All in all, if a different author had written this book I would have probably stopped reading 50 pages in. I kept going until the end because it was JK Rowling and I wanted to believe the end would pay off. In a way, it was satisfying but overall my impressions are a bit bleak. I don’t loathe the book, but I definitely don’t love it. It brings back a lot of bad memories for me, and I suspect that is why I cannot find myself loving it.

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Crystal’s Classics

I started a new feature on YouTube called “Crystal’s Classics.” The idea is that I want to read more classics and since there are so many, why not let others point me in a direction? I have several on my shelf but no idea where to start. I have read some this year (mainly some Jane Austen works) but I’d like to read at least 2 more before the year is up. So I asked people on YouTube which of the following they would like me to read and review. I think I may add a discussion as well, because many of these are books that people study in school and  I want my videos to be helpful. :)

Here are the books I have been thinking about:

  • Mansfield Park – Jane Austen
  • Emma – Jane Austen
  • Little Women – Louisa May Alcott
  • Jane Eyre – Charlotte Bronte
  • Lolita – Vladimir Nabokov
  • Oliver Twist – Charles Dickens
  • David Copperfield – Charles Dickens

Feel free to vote on a book if you are interested! I’ll probably tally them up in about two weeks.

Are there any classics that you are wanting or needing to read soon?

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Chasing the Dragon by Nicholas Kaufmann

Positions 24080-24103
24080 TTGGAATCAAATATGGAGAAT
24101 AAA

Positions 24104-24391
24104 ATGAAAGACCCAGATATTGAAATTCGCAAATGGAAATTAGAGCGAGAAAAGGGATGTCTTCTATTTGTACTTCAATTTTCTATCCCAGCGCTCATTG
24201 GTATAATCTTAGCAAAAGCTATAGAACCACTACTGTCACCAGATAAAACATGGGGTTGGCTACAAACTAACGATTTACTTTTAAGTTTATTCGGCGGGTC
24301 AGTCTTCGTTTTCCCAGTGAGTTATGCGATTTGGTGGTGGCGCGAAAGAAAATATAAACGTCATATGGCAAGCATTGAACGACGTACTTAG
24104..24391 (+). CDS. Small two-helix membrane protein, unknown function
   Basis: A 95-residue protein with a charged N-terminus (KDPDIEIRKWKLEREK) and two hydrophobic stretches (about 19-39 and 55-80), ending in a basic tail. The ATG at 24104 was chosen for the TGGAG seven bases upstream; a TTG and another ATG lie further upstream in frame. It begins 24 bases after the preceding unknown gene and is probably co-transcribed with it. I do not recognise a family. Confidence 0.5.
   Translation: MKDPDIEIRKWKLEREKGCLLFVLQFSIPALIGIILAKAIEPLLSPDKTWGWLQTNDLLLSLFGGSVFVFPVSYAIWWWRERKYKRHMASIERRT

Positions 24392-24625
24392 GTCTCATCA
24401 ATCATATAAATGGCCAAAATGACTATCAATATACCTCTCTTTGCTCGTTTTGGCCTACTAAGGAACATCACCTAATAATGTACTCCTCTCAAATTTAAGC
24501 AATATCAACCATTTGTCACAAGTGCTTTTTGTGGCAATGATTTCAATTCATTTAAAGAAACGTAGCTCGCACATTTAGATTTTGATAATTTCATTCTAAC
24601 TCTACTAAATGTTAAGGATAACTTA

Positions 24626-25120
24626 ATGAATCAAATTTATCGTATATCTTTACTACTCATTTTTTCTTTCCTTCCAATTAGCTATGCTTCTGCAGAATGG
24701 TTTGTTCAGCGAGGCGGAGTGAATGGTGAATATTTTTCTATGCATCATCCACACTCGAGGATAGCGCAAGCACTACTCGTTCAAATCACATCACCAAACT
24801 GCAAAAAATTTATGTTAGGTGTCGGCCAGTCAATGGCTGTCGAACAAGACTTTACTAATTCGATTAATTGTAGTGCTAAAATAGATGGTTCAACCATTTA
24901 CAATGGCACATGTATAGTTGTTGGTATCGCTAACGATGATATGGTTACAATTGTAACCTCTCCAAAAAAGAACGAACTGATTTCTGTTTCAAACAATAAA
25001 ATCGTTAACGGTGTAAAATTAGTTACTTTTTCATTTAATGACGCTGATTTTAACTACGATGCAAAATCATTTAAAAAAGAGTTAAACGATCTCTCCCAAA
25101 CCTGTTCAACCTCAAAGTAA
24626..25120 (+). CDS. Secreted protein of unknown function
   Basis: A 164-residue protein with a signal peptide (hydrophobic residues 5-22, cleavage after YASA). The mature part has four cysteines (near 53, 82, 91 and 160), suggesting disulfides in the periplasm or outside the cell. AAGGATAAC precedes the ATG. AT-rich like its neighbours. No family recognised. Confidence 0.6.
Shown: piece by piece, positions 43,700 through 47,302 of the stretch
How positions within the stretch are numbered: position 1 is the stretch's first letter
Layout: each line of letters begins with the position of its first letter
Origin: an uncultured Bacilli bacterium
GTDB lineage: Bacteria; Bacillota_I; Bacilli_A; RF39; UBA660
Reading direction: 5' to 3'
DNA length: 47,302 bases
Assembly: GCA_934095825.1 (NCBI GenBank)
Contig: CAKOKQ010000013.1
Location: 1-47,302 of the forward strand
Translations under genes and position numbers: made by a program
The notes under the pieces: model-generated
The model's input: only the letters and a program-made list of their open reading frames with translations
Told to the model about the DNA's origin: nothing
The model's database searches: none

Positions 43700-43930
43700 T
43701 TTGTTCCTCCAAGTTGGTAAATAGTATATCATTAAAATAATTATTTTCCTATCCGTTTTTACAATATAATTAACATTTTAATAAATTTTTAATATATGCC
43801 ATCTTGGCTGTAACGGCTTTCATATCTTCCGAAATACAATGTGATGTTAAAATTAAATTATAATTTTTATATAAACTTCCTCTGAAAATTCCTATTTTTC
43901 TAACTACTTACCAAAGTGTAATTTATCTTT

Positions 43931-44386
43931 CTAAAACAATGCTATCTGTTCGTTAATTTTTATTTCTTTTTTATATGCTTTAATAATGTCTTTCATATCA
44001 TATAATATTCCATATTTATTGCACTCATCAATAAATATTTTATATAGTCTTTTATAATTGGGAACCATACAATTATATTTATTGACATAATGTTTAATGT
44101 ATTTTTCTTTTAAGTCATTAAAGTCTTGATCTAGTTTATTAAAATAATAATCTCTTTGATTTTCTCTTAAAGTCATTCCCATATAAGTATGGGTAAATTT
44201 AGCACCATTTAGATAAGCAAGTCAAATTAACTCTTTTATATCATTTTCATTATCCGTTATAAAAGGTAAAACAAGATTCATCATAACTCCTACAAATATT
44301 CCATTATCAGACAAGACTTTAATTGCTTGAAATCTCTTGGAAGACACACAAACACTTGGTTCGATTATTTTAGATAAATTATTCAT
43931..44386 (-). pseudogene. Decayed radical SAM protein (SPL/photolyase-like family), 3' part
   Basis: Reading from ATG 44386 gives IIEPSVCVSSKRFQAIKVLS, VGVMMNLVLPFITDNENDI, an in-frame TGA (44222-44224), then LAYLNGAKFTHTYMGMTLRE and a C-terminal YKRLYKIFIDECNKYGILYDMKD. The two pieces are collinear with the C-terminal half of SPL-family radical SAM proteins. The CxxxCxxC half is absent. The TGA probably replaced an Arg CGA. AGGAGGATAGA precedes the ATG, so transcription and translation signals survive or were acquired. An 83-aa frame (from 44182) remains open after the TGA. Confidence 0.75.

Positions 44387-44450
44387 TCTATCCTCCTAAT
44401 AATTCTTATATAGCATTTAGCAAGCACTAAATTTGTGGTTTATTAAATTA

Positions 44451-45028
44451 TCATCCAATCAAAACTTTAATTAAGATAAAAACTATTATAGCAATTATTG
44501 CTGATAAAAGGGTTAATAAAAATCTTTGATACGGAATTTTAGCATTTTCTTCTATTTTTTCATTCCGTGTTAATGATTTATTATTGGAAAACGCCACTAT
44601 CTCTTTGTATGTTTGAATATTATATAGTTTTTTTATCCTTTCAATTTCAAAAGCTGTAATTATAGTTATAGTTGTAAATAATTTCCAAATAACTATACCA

Chasing the Dragon by Nicholas Kaufmann
133 pages
Chizine Publications, 2010
My Rating: 3/5

Description (From Goodreads.com):

Centuries ago, St. George fought and killed a dragon or so the legend goes. The truth is somewhat different. George failed in his mission, and the Dragon still walks the Earth, protected by an undead army, hiding in the shadows and slaughtering men, women, and children for its prey. Each of George’s descendants through time has been tasked with killing the Dragon, and each has failed. Twenty-five-year-old Georgia Quincey is the last of the line. But Georgia is also an addict, driven to the warm embrace of the needle by the weight of her responsibility and the loss of everything and everyone she has ever loved.

 

My Review:

I picked up the book knowing absolutely nothing about it. It was fairly inexpensive due to a deal the bookstore was having, so I read the back and became intrigued. I love anything that has to do with dragons and this book sounded like an adventure of some sorts that dealt with dragons. In a sense, that was a correct assumption. It should also be noted that I read this book at work, where I was often interrupted. Whether that affects my overall feelings on the book, I cannot say.

The book deals with quite a bit of history and intense moments. We are told of Georgia’s ancestors as Dragonslayers, but also of Georgia’s current issues in her life such as her addiction to drugs and lack of family and friends. In such a short book, it is difficult to fully convey the magnitude of these events, but the author does a great job setting everything up. The perspective on Georgia’s addiction is similar to what an addict would actually feel (as far as I know) of the conflict between what the body and the mind want, but the more intricate details of withdrawal were left out.  There were many action scenes with a great sense of gore; however, referring to the corpses as “meat puppets” took away all the horror for me and made it feel a bit comical at times.

I liked how the book tried to fit in all these different ideas and bring them all together. It was an interesting story, but there were missing pieces. I think that if the book were longer, then we could have gotten more of a grasp of the “how” aspects to both the dragon and Georgia’s back stories. Overall, it was a pretty good read but didn’t stand out to me.